The Independent Student Newspaper of Northern Kentucky University.

The Northerner

The Independent Student Newspaper of Northern Kentucky University.

The Northerner

The Independent Student Newspaper of Northern Kentucky University.

The Northerner

Proposal would move Chase College of Law, UK Medical School to Covington

Chase College of Law’s current facility on the Highland Heights campus, Nunn Hall, is being renovated.
Nunn Hall, home of Chase College of Law, is currently being renovated. (Killian Baarlaer)

The Kentucky Senate released a draft of the 2024-2026 biennial budget that would include $150 million to build a new facility in Covington for Chase College of Law and the NKU Campus of UK’s College of Medicine  to relocate to. 

This announcement comes as Chase Law’s current facility, Nunn Hall, is under a $9.6 million renovation that will fix heaving floors, replace dated building systems and eventually replace the building’s current courtroom. 

The new campus would be called the Commonwealth Center for Biomedical Excellence and is planned to occupy a riverfront plot formerly home to an IRS building

Why move the schools to Covington?

In a statement to The Northerner, Chase College of Law Dean Judith Daar said, “We are very grateful to Senator [Chris] McDaniel for his support of our program of legal education and its proven capacity to uplift the lives of our students and the people they serve. Positioning Chase in a brand new state-of-the-art facility with easy access to courts, firms and businesses will be transformational for our entire community.”

Covington Mayor Joe Meyer, who is a Chase Law alumnus, attended the college back when it was located in Covington from 1972 to 1982. He said bringing the college back to Covington has floated around for a while. 

“The idea of bringing Chase back to Covington has been discussed in a variety of formats over the last 10 or 15 years,” said Meyer.

Proponents of the project say the move would situate the law school in the thick of several courts that would be conducive to legal education. The new location would place Chase Law in proximity to 25 of Greater Cincinnati’s largest law firms and five federal and state courthouses, according to a press release announcing the budget allotment.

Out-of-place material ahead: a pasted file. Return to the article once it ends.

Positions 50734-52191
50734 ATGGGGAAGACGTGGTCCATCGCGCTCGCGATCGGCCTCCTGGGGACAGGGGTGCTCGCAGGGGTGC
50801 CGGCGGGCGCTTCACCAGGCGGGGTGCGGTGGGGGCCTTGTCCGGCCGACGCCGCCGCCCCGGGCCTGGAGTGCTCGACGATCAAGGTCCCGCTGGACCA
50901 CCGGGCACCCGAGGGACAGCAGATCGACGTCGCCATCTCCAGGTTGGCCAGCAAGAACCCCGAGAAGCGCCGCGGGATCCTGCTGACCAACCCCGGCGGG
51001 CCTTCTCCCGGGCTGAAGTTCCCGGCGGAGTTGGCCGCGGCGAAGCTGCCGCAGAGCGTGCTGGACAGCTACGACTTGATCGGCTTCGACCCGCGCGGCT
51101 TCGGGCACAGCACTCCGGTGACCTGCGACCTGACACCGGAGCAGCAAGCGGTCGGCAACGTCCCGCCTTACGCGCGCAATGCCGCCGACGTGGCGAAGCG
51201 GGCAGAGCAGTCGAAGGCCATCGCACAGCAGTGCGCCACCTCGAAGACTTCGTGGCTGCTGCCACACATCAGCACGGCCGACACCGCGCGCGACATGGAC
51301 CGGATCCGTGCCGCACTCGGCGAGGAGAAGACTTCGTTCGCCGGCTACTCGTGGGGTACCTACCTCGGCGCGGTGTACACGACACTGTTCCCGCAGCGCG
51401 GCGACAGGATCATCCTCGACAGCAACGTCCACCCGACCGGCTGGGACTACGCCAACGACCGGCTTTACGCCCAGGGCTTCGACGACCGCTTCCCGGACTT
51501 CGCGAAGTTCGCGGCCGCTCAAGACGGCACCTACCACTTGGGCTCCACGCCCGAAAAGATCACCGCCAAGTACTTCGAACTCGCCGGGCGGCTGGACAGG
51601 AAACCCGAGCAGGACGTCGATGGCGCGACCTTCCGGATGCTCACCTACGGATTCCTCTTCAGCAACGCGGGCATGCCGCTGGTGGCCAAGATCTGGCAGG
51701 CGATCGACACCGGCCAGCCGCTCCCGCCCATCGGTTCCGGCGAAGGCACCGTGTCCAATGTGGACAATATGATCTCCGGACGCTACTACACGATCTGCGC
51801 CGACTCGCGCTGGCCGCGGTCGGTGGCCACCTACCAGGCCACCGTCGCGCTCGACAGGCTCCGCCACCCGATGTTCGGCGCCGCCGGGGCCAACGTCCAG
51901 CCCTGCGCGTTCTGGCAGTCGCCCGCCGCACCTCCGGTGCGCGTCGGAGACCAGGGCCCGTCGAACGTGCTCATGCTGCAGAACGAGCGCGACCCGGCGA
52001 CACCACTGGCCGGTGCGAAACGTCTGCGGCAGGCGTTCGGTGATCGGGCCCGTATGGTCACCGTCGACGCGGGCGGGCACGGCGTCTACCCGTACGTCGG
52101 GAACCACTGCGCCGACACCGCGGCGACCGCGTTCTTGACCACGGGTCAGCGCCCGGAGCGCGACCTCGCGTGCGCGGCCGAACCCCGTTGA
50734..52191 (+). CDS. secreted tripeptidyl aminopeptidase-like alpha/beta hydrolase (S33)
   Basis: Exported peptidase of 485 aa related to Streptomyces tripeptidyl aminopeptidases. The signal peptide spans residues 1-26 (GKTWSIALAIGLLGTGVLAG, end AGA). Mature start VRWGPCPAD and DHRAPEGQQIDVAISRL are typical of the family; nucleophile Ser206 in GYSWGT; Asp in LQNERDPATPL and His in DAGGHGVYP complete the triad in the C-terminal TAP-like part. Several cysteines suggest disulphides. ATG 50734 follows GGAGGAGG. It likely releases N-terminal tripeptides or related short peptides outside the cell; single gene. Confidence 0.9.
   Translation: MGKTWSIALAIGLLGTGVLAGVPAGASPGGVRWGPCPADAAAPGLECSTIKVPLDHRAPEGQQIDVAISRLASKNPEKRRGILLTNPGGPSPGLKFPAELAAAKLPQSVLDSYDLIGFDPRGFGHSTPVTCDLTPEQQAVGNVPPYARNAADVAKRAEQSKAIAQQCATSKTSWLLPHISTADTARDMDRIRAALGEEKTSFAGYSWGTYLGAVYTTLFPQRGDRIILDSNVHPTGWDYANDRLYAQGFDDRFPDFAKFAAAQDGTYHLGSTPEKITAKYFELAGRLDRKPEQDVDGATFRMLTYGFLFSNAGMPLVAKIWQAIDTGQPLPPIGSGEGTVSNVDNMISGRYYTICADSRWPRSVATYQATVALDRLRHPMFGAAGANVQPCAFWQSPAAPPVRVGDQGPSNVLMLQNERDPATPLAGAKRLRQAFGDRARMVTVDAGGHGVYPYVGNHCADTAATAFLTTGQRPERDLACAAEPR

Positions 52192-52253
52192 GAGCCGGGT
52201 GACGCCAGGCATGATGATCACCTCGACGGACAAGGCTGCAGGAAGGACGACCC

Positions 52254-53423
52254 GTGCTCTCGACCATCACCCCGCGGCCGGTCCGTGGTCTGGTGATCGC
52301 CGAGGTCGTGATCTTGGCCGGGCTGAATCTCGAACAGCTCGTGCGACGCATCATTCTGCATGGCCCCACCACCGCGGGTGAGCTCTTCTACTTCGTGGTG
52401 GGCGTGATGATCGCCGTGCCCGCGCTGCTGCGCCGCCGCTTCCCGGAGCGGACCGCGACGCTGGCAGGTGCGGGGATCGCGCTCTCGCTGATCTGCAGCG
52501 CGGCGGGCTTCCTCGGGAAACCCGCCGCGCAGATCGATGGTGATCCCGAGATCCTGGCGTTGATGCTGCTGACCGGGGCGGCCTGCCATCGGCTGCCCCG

“That’s really great for access to the courts for the students. Tremendous access to all the major law firms in the area. I think virtually all of them are within two miles of the downtown location, which means stronger internship and clerkship opportunities and work opportunities,” said Meyer. 

The move would enable the medical school to increase its annual class size from 35 students to 42. Ultimately, the campus would bring nearly 600 graduate students, faculty and staff, the press release says.

What needs to happen for this to come to fruition?

The Kentucky Senate Appropriations and Revenue Committee, led by Republican Sen. Chris McDaniel of Ryland Heights in Kenton County, released the budget draft containing funds for the Covington development earlier in March

The House announced their budget draft in February, which did not include money for the Covington project. The two chambers must agree on a finalized budget and send it to Governor Andy Beshear’s desk by April 15. 

Meyer expressed confidence that the money for the Covington campus will be included in the final budget.

Why the renovations at Chase Law’s current facility?

Nunn Hall is closed for classes this semester as it undergoes renovations and maintenance work that includes upgrading the building’s HVAC system and replacing its restrooms. The building’s first floor is also being worked on to address shale deposits under the building that expand when wet, which cause uneven floor surfaces and pose a structural threat to the building. 

The renovations are expected to be completed by the fall of 2024. 

When the first floor is finished, it will feature study rooms, interview rooms, conferencing space, common areas and a 100-seat courtroom, according to the college’s website. The first-floor courtroom will replace the facility’s current courtroom on the fourth floor. 

Board of Regents records indicate that the repairs to the HVAC system, bathrooms and first floor cost $9.6 million.

As of now, $100,000 from the law school’s budget has been allocated to commission a design for the courtroom, which “will allow for development of a firm cost estimate,” the document says. 

A fundraiser is underway to fund construction of the new courtroom. “Work will not proceed until necessary funds are on deposit,” the document continues. 

Our repairs and improvements in Nunn Hall proceed because they address necessary and urgent safety features of this 1972 building, while providing our students with a welcoming learning environment while the Covington project moves forward over the next several years. The current repairs and improvements will benefit Chase students in the near term and the next NKU occupants of Nunn Hall at some point in the future,” Daar wrote to The Northerner. 

About Chase College of Law 

In the 2023 academic year, the college enrolled 126 students and has a total enrollment of 367 students, according to the school’s website. It was founded in 1893 and merged with NKU in 1972.